At times education cloaked in entertainment and at other moments entertainment cloaked in education, the recently released double feature of Saludos Amigos and The Three Caballeros in a single collection entitled The Classic Caballeros Collection are wonderfully fun films. Both are a mixture of live action and animation and explore, at least superficially, some Central and South American cultures.

Originally released in 1942, Saludos Amigos is the older, shorter, and less traditional piece. It follows, in live action, a group of Disney animators as they visit Chile, Argentina, and Brazil. In each locale the animators see bits and pieces of local culture, produce drawings of what they've seen, and then a short animated piece follows which builds upon the drawings and cultural elements. Both Donald and Goofy make appearances in the piece as well as a little plane named Pedro and it marks the first appearance of José Carioca.

While young ones who find Cinderella and more conventional Disney tales amusing may become bored by Saludos Amigos, for a slightly older crowd it is a fascinating look at part of the animation process. The actual moments in the film that are animated will certainly entertain younger audiences, but not enough of the piece is animated to keep them entertained. As a bonus feature, the DVD even includes a more complete documentary look at Disney and his animators' trip to South America.

For its part, The Three Caballeros was a follow-up to Saludos Amigos and released into theatres two years following that feature. Caballeros is more entertainment-based than it's predecessor and consequently more kid-friendly as well. The piece is made up of numerous different animated segments which start with Donald being sent a movie about the South Pole and South America. Throughout Caballeros, Donald learns different things about South America, both true and less than true.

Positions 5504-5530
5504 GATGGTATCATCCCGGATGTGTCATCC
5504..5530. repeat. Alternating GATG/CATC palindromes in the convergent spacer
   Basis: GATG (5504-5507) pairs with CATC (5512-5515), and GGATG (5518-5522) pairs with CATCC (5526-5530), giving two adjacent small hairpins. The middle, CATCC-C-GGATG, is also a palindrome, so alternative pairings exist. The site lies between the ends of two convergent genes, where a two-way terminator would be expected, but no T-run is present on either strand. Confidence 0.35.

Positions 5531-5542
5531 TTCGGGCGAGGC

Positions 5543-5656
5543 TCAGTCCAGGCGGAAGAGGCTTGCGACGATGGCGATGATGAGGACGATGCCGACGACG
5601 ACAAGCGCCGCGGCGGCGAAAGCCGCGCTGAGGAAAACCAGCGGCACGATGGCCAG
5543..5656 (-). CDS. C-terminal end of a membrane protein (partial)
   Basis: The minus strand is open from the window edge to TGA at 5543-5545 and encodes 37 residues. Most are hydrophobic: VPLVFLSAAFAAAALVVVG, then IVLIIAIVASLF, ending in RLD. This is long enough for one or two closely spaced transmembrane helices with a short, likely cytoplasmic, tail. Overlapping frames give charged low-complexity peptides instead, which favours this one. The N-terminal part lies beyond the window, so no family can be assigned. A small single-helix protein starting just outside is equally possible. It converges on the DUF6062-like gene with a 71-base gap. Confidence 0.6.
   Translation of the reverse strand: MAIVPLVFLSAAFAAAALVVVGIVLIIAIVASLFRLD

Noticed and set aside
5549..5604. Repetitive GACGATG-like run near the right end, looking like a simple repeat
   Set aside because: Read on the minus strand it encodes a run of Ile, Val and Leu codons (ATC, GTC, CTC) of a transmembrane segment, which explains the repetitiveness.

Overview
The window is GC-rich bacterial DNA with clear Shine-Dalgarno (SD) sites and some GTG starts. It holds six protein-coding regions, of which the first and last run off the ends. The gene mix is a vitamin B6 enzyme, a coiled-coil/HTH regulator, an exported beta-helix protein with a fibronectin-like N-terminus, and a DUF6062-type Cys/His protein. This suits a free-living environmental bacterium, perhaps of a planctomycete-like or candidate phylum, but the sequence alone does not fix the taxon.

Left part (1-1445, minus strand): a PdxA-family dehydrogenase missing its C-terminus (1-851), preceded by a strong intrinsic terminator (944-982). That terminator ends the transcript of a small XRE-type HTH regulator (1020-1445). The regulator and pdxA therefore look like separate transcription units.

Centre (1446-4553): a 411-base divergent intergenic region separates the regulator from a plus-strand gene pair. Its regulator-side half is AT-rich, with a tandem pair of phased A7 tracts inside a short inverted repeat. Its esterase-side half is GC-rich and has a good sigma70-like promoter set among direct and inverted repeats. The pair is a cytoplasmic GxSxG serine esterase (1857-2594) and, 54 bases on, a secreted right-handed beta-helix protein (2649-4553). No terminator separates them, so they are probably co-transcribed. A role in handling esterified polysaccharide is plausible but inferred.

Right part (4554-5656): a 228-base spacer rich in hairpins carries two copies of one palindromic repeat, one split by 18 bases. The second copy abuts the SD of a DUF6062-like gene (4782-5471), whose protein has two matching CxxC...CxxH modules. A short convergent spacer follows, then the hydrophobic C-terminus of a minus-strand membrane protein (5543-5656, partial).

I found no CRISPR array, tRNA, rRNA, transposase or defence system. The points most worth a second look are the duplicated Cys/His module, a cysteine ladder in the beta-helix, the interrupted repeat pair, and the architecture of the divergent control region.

José Carioca makes another appearance in the film, as does Panchito Pistoles. Carioca, Panchito, and Donald make up the titular caballeros, and it is Panchito who shows Carioca and Donald around Mexico when the film ventures that far north. Donald, Carioca, and Panchito spend a little more time observing live-action women in the film than they probably would in a present-day animated feature, but nothing is overly salacious. Other tales in the film include one of a penguin who wishes to venture to warmer climes and a little gaucho who finds a winged burro.

Outside of the aforementioned documentary, other special features on the DVD release include two short animated features, “Don Donald” and “Contrary Condor,” as well as excerpts from a CBC interview with Walt Disney. They are all interesting, but certainly geared towards different audiences.

The two films that make up The Classic Caballeros Collection are both, in their own way, hugely entertaining, but the animation and storytelling never quite reach the heights that some of the more canonical classic Disney works obtain. However, as they are somewhat different in their execution from those pieces, Saludos Amigos and The Three Caballeros may prove more interesting.